Bernard Somers synthesizes cancer-treating drug

ALEX HABER
Staff Writer

Bernard Somers, senior neuroscience major at The University, had the opportunity to present a poster project in Washington, D.C. this past weekend. Somers’s project, titled “Synthesis of Napthoquinone Analogues for Evaluation as Potential Pancreatic Cancer Agents,” resulted from a research experience he had this past summer.

Somers worked with Nouri Neamati, M.D./Ph.D., at the University of Michigan in Ann Arbor. While there, Somers was part of a 16-person research group that explored pharmaceutical approaches to pancreatic cancer treatment. The team was broken into three groups; Somers worked on the synthesis team. On the synthesis team, he created organic molecules after identifying them via phenotypic high throughput screen. This technique is widely used in the pharmaceutical industry to quickly identify ligands for receptors, enzymes or other pharmacological targets in the cell. The team’s target molecules were ligands that induced apoptosis. Somers’s team then used the results to create an analogue of the identified ligand. Another group in the research team, a team mainly composed of biochemists, then tested the effectiveness of the analogues. At the end of the summer program, Somers and the other participants created a write-up and poster on their work. The student researchers were encouraged to apply for national conventions at which they could present their project.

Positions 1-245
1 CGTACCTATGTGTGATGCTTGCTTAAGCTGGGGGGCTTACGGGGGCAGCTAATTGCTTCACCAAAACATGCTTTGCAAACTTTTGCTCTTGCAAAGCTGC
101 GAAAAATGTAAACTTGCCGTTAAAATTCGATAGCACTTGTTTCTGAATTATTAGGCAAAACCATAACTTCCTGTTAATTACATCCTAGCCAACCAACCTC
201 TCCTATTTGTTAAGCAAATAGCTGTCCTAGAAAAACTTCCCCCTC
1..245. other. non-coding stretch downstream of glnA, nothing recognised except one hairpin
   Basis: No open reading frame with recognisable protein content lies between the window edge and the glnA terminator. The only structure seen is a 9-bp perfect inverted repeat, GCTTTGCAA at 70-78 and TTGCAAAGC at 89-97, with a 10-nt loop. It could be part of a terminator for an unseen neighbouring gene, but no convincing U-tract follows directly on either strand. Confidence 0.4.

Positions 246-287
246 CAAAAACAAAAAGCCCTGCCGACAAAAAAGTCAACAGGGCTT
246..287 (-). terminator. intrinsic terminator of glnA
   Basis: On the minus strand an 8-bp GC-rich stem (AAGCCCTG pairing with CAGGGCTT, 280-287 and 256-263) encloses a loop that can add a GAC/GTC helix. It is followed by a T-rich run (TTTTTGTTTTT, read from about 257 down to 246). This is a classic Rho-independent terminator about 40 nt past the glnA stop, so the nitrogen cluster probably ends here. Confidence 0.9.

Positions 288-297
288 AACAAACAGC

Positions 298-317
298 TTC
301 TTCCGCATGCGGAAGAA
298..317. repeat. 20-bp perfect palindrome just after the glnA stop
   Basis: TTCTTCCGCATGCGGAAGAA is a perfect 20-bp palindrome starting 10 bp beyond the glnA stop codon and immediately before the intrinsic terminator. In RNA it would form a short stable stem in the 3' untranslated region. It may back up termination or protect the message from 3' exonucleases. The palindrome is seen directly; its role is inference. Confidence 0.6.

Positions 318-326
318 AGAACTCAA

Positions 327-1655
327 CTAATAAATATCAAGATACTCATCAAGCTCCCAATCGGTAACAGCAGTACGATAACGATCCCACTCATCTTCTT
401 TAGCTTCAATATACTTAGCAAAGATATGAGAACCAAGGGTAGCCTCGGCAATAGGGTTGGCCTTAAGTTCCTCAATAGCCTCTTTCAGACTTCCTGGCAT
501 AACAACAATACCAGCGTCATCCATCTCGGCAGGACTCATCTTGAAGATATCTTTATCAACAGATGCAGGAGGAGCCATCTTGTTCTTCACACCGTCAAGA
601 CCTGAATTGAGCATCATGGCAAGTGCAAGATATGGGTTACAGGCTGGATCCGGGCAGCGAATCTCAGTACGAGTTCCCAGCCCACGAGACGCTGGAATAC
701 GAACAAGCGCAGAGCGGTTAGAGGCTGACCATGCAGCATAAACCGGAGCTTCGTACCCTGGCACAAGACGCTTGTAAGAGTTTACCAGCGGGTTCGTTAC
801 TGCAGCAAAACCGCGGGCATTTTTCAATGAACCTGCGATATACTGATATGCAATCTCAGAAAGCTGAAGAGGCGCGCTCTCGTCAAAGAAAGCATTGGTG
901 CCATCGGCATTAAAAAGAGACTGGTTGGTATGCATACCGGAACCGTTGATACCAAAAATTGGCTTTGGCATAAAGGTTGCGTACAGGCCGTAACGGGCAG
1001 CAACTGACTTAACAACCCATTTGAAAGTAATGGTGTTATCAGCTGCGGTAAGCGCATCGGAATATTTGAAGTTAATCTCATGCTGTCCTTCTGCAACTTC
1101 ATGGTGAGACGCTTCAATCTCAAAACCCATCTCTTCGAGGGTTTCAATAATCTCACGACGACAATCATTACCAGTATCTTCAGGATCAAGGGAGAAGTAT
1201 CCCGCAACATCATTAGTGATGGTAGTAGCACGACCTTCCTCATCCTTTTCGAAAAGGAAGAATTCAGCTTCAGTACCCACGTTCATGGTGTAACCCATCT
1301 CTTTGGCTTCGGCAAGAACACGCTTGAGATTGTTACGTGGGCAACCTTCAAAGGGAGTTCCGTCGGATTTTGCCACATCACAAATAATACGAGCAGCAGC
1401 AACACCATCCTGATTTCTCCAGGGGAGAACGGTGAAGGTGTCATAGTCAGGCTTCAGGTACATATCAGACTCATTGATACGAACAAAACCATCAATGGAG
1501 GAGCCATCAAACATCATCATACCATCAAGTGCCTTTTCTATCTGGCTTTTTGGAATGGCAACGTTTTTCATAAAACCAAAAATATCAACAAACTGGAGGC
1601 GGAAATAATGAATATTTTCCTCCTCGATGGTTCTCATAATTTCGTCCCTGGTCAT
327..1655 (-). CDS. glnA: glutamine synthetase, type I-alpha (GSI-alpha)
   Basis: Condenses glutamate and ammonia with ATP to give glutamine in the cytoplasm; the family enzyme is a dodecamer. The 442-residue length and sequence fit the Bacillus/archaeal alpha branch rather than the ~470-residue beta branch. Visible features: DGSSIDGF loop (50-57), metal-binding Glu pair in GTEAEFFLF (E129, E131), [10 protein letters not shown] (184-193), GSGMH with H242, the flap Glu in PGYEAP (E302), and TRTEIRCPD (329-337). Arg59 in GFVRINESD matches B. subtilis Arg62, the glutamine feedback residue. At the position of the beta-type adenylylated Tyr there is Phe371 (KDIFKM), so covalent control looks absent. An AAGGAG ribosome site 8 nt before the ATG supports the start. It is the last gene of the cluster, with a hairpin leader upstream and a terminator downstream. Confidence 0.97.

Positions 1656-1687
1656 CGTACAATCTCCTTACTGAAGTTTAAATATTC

Somers applied to two conventions; one he participated in last fall, and the other this past weekend. The American Association for the Advancement of Science (AAAS) sponsors the Emerging Researchers National (ERN) Conference, in which Somers was one of hundreds of students in attendance. At the conference, Somers presented his work to several professors throughout the day to compete for an award at the conclusion of the conference.

“It’s unfortunate that (I) did not get an award, but it was a very good experience,” Somers said.

Somers presented during the first session of the two-and-a-half day conference, which allowed him to spend his free time exploring the various landmarks in Washington, D.C.

Besides participating in summer research, Somers also has worked since last semester with Michael Fennie, Ph.D., on the synthesis of organic molecules similar in nature to his summer research experience. Somers plans to pursue his doctorate after graduating in May. His plans to study either medicinal chemistry or organic chemistry. Outside of academics Somers also enjoys playing soccer and caring for his saltwater aquarium. Somers is also a founding member of The University’s Chess Club.

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